Sandeep
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  #7  
Old April 28th 2005, 14:19
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so lanner when will you start making these
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  #8  
Old April 28th 2005, 22:10
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It's kinda in the works. Still marinating over the details in the noggin. The ends are the hardest part to make. It'll be all aluminum if/when it gets done. I'm trying to figure out how to make it bolt in without compromising the structural integrity.

Easy,
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  #9  
Old May 6th 2005, 13:08
mbartell mbartell is offline
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just wondering

I don't know much about chassis set ups on bugs, but I have ot ask- why are these always bolt in adjustable kits? could you do the same thing by just welding high strength tubes in, kind of roll-cage style? What are the adjusters for?
I guess I'm trying to justify the price when I think a fabrication shop could just weld something in.
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  #10  
Old May 6th 2005, 21:47
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bugpack freggin sucks. so far everything ive gotten from them is defective, crappily designed, or just plain falls apart. ive learned my lesson about sticking with factory parts if at all possible.

btw i have a couple friends inside bugpack, im not rooting for another company, just my opinion.

got a question regarding the heim joint debate. When i installed mine, i put a little preload into all the bars, which in turn should not allow any side to side movement, maybe back and forth, but then those bars are pushing on the framehorns, i cant see how they would move....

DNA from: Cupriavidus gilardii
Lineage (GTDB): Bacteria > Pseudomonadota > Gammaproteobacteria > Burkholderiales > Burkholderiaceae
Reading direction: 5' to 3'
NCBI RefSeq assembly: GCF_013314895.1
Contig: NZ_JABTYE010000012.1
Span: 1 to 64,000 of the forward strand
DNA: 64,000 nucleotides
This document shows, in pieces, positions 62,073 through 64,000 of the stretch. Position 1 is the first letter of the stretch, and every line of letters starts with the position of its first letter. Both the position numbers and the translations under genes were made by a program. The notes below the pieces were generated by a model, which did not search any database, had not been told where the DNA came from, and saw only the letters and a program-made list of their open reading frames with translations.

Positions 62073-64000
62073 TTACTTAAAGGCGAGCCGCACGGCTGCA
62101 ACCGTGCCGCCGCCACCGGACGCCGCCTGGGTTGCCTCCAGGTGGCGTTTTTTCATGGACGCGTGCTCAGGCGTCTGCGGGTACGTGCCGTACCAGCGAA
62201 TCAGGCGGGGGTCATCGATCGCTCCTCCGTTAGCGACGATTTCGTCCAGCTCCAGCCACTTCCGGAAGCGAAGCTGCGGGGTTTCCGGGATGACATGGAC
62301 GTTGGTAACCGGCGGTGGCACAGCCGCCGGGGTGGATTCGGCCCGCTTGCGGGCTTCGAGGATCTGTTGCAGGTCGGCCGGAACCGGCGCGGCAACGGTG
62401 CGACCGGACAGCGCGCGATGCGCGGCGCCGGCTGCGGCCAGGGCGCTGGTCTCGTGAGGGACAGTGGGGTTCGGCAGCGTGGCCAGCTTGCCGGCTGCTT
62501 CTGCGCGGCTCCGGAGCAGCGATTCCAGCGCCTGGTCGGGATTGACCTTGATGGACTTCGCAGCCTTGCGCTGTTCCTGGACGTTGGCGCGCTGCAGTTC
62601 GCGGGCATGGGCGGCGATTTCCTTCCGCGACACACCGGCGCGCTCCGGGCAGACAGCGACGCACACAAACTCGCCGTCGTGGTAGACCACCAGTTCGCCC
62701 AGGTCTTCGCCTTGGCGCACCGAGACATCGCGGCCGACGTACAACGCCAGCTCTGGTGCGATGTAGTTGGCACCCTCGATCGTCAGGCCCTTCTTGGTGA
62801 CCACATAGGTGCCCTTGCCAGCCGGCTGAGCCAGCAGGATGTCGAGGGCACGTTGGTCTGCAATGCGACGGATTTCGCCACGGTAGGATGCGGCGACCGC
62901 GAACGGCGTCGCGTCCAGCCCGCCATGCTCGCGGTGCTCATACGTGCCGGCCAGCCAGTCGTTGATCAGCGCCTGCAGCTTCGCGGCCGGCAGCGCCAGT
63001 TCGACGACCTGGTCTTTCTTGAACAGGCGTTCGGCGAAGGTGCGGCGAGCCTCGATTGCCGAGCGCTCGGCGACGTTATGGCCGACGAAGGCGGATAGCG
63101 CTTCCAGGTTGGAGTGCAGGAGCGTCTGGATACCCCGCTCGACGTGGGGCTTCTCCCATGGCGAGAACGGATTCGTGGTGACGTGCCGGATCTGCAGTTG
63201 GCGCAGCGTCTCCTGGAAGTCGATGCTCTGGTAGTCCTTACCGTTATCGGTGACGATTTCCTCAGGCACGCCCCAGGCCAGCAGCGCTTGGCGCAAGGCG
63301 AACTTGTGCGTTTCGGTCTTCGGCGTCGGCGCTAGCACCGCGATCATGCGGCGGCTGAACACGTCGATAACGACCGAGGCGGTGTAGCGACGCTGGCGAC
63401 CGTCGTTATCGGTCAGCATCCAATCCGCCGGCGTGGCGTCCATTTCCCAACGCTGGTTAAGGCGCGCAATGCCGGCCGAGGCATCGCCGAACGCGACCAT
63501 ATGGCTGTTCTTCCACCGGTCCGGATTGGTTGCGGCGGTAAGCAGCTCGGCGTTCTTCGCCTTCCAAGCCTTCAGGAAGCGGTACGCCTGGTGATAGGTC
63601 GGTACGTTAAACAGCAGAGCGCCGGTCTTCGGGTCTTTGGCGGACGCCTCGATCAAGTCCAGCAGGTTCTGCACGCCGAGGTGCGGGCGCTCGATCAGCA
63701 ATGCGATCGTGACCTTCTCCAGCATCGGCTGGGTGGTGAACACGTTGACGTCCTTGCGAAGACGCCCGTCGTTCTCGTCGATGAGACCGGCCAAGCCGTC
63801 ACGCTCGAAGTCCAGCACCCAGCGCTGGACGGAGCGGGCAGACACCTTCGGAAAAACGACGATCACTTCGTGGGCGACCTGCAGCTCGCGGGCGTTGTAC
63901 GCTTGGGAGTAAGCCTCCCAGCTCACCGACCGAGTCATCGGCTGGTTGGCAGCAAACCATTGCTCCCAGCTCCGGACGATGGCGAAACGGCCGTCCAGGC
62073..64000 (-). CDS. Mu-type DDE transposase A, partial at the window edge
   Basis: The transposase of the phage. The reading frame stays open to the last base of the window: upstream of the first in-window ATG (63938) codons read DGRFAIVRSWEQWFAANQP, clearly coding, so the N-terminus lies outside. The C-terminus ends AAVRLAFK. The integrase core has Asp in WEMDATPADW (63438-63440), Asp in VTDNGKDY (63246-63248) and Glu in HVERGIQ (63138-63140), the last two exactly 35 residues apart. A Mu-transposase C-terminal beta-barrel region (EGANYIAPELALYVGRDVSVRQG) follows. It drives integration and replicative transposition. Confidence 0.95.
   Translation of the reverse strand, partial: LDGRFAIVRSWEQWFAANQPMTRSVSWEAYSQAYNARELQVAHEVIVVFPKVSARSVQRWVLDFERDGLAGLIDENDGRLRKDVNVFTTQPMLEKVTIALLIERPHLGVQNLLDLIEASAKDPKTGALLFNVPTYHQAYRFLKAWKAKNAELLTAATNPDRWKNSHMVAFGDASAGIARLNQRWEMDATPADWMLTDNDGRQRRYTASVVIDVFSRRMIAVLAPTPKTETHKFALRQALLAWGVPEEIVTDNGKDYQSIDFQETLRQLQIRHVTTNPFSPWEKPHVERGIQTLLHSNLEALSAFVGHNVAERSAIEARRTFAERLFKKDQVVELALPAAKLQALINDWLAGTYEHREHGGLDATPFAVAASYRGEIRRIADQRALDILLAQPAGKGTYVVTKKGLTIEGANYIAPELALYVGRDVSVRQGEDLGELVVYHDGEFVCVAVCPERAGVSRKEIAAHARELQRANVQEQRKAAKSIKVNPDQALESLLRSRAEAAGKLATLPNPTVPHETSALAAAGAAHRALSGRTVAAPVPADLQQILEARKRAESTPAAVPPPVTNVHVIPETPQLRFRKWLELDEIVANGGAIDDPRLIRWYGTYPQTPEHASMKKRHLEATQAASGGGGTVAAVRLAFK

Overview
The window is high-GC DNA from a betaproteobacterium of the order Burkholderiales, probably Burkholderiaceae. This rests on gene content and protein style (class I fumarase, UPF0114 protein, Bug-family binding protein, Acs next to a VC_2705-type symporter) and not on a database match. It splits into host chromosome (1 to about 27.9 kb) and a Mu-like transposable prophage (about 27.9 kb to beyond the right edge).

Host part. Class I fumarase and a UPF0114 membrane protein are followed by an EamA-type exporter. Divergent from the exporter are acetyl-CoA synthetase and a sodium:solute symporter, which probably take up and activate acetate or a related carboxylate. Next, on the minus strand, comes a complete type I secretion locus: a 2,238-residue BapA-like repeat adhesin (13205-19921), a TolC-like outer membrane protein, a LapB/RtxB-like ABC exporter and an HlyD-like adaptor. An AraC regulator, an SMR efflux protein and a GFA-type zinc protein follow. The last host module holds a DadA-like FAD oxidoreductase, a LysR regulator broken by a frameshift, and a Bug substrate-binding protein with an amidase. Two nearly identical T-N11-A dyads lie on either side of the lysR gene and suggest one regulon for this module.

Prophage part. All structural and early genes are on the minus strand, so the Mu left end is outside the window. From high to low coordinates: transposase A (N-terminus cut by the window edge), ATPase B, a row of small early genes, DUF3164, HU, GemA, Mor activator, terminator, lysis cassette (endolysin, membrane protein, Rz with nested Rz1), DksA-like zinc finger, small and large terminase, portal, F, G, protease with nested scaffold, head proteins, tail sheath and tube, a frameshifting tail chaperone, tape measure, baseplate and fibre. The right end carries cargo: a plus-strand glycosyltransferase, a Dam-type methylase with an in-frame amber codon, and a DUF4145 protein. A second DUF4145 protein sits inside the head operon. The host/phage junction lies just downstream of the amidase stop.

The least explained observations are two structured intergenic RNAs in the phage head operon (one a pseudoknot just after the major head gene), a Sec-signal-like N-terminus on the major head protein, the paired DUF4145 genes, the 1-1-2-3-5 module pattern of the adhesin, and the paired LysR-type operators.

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  #11  
Old May 14th 2005, 21:46
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I was looking through aircooled.net's site and I noticed an addition to the description for their kafer bar. Looks mightly similar to my rant a couple of posts (#3, April 28/05) up. Change a few words here and there, but unless you're a bilnd man....


For your viewing pleasure:
"
It's also important to note that there are copies of this device that are showing up. Most of them use Heim rod ends. Think about this; Heim rod ends are designed to be used on an articulated link (a link that must move). For the Heim Joint to swivel within the socket, there must be clearance ( If there was no clearance, the ball wouldn't move). So from an engineering perspective, it makes ZERO SENSE to use heim joints for a stiffening component. For a link that has to rotate, it's great, but for a link that is intended to be stiff and not move, is is the worst connection you can use. The ACN KCB uses solid clevis ends, which is the most stout and solid connection you can use on your car, and they will not wear or loosen.
"

http://www.aircooled.net/new-bin/vie...RC0006&cartid=